Australian Olympic Committee (AOC) President John Coates said a new 80,000-seater stadium would not be needed for Queensland's potential bid for the 2032 Summer Olympic Games and Paralympics.
The 69-year-old, who has led the AOC since 1990, made the comments after a delegation visited the International Olympic Committee (IOC) and its President Thomas Bach in Lausanne yesterday.
Politicians are discussing potentially building a new 80,000-seater stadium in Brisbane, which could host the Opening and Closing Ceremonies, to help the bid's chances of success.
But, while admitting a new or regenerated venue would be needed, Coates said this could be much smaller.
This would tie-in with IOC wishes to reduce the overall cost of bidding for, and staging, the Olympics.
"The maximum is 60,000, that's what's been provided in Tokyo, that's what London provided," Coates said.
"And that could be a stadium that could reduce to a lesser amount afterwards, depending on what the legacy is going to be – no requirement for 80,000."
Coates said one option could be extending The Gabba stadium in Brisbane, which currently holds 42,000.
"I think there'll be something developed for athletics and the ceremonies, there is an option with the Gabba," he said.
"But probably, I think, a new stadium has to be prepared, but similar to the way that it was done with London, it could reduce to something afterwards.
"The days of 80,000, the days of 115,000 for Sydney is not required."
Bach said that he was "even more impressed" with the Queensland plan than he had been after visiting Brisbane and the Gold Coast, host of the 2018 Commonwealth Games, in May.
He added the IOC had greater confidence that it would be able to award the 2032 Olympics and Paralympics much further in advance of the Games than for previous editions.
Under IOC reforms passed in June, a flexible timeline was installed by removing from the Olympic Charter the requirement for the host city to be elected seven years before the start of the Games.
Queensland Premier Annastacia Palaszczuk led the Australian delegation in the Swiss Olympic capital.
The meeting at Olympic House marked the latest part of a study by officials from the state on whether to submit a bid for the 2032 Games.
An assessment taskforce, launched at a cost of AUD$10 million (£5.6 million/$6.8 million/€6 million), will analyse possible venues, transport infrastructure, required funding and where it would come from.
It is expected to complete its work by the end of this year, but Palaszczuk, who has cut her European trip short and returned to Queensland to help deal with bush fires in the region, is hopeful it can be concluded by the end of November.
A decision will then be taken on submitting a formal bid for the 2032 Olympics and Paralympics.
Eighty-five per cent of the required venues are said to already be in place.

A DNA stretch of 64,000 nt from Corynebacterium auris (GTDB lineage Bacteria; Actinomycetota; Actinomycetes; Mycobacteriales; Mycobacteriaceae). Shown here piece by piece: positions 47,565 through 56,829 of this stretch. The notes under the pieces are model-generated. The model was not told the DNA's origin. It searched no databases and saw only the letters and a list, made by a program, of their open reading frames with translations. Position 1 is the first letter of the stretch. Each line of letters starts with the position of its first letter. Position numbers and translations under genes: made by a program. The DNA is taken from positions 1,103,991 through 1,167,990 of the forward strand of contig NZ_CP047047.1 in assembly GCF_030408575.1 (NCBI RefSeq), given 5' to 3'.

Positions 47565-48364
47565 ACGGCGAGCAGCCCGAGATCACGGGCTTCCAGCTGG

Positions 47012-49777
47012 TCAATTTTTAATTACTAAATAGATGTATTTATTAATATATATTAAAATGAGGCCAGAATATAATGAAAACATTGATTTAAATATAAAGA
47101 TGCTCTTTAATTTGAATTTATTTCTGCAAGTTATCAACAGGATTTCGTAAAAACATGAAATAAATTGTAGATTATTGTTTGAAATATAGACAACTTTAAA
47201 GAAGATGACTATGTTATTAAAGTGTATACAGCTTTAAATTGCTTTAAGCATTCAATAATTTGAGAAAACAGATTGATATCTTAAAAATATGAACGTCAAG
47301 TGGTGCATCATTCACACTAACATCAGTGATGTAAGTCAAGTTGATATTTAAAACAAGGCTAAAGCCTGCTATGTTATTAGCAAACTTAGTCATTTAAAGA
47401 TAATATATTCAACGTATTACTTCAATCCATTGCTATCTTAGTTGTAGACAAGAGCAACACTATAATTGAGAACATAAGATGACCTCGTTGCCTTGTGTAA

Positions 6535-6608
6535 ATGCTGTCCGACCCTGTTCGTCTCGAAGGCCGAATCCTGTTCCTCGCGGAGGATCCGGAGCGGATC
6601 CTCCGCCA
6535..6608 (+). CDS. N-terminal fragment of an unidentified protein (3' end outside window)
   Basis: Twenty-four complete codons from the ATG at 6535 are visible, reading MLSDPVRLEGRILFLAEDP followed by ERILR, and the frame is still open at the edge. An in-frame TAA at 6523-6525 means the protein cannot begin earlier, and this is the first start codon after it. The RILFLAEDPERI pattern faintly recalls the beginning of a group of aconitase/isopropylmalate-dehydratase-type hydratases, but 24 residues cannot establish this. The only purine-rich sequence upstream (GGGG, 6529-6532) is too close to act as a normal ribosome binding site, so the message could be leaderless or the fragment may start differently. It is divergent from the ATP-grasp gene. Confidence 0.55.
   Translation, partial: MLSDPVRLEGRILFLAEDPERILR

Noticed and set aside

"Across a range of critical areas, the delegation gained vital insights into the IOC's thinking about what a Games candidature looks like and how the IOC's vision for the Games can align with Queensland's vision for the state's future," said Coates, a key ally of Bach and a former IOC vice-president and Executive Board member.
"The overwhelming message the Queensland team can take home is that putting together a viable candidature is very much a partnership between the potential host and the IOC.
"The IOC team could not have been more helpful in providing expert insight into where the Olympic Movement is heading, how the Olympic sports programme works, Games funding and the risks and opportunities Queensland should consider.
"There's a strong recognition of Australian expertise and the considerable benefits that a Queensland Games could deliver.
"It was useful for all delegation members to hear first-hand the IOC's focus on reducing costs, reducing complexity, risk and waste.
"Equally, a successful candidature needs to concentrate on delivering flexibility, sustainability and efficiency in a partnership with the IOC.
"I think we all understand that the Queensland community must be kept informed and engaged throughout the process ahead.
"The warmth and welcoming attitude of the Queensland people is a wonderful asset.
"To have the united leadership at federal, state and local Government level sends a powerful signal.
"The delegation showed great unity of purpose and demonstrated that Queensland can make a compelling case.
"The exchange of information will certainly help strengthen that case, should Queensland decide to proceed with a candidature," Coates concluded.
Queensland could come up against an historic joint bid from North and South Korea who have also discussed entering the 2032 race.
India and Indonesia have submitted official letters of interest and Shanghai has been conducting a feasibility study.
Last year's Youth Olympics host Buenos Aires is another possible contender.